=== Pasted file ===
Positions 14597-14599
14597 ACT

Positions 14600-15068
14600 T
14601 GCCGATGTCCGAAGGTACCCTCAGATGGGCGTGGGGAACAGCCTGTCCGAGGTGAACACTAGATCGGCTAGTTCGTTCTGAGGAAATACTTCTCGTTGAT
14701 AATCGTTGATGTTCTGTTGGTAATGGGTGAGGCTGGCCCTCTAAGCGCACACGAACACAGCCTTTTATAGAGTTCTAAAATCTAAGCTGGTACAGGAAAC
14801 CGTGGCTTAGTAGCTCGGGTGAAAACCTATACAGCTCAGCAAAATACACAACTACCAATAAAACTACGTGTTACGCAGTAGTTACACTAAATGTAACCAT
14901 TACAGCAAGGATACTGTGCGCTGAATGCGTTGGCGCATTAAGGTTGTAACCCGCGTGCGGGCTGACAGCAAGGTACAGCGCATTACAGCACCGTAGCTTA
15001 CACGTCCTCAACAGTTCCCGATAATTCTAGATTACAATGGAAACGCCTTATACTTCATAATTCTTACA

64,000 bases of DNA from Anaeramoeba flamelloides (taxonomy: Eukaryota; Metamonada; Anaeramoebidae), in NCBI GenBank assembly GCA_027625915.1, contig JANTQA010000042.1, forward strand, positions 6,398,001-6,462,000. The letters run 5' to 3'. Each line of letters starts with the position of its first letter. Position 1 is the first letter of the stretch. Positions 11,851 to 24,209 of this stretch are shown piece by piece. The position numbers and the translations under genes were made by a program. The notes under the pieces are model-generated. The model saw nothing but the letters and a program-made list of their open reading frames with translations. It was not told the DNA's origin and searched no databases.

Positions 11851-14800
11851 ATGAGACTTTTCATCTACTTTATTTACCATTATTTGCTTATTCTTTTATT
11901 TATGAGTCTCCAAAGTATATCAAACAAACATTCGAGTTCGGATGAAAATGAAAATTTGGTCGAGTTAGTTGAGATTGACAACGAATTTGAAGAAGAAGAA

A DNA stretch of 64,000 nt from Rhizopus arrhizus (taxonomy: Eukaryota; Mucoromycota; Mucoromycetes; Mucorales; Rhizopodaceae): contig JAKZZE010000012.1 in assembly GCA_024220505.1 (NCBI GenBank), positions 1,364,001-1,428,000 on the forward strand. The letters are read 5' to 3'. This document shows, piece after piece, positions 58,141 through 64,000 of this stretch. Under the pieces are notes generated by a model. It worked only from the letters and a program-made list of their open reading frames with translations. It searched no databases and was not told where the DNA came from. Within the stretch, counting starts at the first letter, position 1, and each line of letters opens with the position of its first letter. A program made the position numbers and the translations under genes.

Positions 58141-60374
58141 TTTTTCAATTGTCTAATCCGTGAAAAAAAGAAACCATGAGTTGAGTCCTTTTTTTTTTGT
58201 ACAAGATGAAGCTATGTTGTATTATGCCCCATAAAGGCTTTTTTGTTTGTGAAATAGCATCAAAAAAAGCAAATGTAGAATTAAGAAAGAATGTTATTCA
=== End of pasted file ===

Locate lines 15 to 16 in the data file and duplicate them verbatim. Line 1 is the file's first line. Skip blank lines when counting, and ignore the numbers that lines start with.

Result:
Positions 58141-60374
58141 TTTTTCAATTGTCTAATCCGTGAAAAAAAGAAACCATGAGTTGAGTCCTTTTTTTTTTGT